Monday, Nov. 7, 1994

49ers add hot dog to Rice to concoct a win

By Tom Friend
New York Times News Service

WASHINGTON -- They squeezed in their aerobic workout, their players reported not a single wound and their All-World receiver discovered a new energy food.

The San Francisco 49ers began contemplating Dallas as early as yesterday's third quarter, scoring on the Washington Redskins in blurs, and now their countdown to the Cowboys is seven days and ticking.

"It's a game I pointed out on the calendar the day I signed," said former Cowboys linebacker Ken Norton, who jumped ship last winter to San Francisco.

Four of the 49ers' touchdowns yesterday were virtual wind sprints, and the 37-22 final score was deceiving in that half the players had their shoulder pads off by the fourth quarter. The lead was actually 37-6 with just over 14 minutes to play, and the 49ers are only sorry they do not have Jimmy Johnson to kick around.

Wide receiver Jerry Rice was actually famished yesterday morning, after carelessly eating only fruit for breakfast. On the game's first series, he was assaulted just under the chin by Redskins safety Martin Bayless -- and doubled over -- and he later nursed an oxygen mask in the second half.

"I made the worst mistake of my career," Rice said. "I didn't eat well before the game and didn't have much to burn on the field."

Then, as the third quarter expired, someone on the staff slipped him a micky. "Actually," Rice said, "I ate a hot dog. It kicked in just like that."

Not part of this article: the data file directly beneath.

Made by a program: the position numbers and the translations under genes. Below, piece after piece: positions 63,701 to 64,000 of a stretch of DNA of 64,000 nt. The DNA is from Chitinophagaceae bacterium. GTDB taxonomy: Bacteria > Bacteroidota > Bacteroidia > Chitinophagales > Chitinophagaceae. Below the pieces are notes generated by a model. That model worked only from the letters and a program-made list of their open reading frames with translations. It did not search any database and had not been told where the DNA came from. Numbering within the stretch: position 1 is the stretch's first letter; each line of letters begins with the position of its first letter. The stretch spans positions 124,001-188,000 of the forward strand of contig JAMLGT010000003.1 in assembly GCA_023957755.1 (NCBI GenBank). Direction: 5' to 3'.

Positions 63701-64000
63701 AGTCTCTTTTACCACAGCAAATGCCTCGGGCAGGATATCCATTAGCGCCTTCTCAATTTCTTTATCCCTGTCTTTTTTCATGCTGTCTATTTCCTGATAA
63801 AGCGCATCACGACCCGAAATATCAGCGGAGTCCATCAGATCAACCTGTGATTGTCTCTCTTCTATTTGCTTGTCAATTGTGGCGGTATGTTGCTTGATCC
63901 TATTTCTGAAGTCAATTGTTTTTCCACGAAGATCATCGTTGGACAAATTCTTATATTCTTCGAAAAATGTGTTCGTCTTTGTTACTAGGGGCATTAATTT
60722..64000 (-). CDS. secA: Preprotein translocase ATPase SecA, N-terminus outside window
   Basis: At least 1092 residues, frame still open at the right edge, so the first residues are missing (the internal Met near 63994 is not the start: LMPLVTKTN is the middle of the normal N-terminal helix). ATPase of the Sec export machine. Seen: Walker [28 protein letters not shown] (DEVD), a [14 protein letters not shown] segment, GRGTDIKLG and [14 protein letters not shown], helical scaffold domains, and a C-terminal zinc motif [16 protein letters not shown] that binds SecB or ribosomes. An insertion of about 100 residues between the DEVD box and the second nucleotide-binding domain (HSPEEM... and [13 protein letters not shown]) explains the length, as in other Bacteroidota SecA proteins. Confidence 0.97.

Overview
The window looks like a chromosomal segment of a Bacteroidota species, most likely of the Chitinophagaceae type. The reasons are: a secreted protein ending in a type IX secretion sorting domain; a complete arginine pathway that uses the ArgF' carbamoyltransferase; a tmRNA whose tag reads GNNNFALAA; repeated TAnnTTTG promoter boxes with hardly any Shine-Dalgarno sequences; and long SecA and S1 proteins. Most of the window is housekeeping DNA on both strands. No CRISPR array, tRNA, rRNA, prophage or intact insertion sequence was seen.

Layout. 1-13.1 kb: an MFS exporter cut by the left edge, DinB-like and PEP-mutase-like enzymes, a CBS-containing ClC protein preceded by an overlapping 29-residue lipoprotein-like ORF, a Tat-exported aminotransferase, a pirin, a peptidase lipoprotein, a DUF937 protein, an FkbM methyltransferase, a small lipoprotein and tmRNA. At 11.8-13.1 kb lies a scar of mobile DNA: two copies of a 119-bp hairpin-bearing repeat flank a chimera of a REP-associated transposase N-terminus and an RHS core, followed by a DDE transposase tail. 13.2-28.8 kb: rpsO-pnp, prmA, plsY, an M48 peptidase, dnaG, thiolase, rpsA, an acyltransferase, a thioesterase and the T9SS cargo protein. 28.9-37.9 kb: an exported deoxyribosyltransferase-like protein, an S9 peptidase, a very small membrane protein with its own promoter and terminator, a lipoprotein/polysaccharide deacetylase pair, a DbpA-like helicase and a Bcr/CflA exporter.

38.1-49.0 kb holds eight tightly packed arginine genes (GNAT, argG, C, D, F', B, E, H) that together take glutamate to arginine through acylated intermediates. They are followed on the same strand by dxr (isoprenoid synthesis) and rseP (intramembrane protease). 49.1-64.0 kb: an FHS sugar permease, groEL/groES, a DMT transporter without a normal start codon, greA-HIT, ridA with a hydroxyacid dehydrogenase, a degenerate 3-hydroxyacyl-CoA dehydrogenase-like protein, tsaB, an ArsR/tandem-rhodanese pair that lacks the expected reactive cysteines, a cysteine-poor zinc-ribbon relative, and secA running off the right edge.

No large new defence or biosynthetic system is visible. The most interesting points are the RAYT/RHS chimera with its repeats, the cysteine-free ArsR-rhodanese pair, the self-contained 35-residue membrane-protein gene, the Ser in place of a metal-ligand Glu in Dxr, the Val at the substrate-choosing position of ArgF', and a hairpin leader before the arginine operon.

Not more than a minute later, he swerved 28 yards on a reverse for a touchdown, opening the 49ers' lead to 31 points.

"What brand of hot dog?" 49ers president Carmen Policy asked. "Come on. We're a higher class organization than that. We feed them quiche. Or sour dough with lox. A variety of vegetables with Monterey Jack cheese. A hot dog? I'm aghast."

On the field, as well, the 49ers had a number of opportunities to hotdog it. Late in the first quarter, for instance, quarterback Steve Young found tight end Brent Jones so in the clear that Jones had time to count to 10 and still score. His 69-yard touchdown was the longest jaunt of his bright career.

Still, Washington trailed only 17-3 in the third quarter and faced third-and-6 at the San Francisco 21 when rookie Gus Frerotte threw a misguided slant pattern.

The ball stuck to safety Tim McDonald's left paw, and he took it 73 yards the other way. Not more than five minutes later, Dexter Carter went merrily on a 96-yard kickoff return, and coach George Seifert pointed Young, Rice and associates to the bench.

"Yes, that's when I began thinking about Dallas," McDonald said. "But I started thinking about them the day after we played them last year."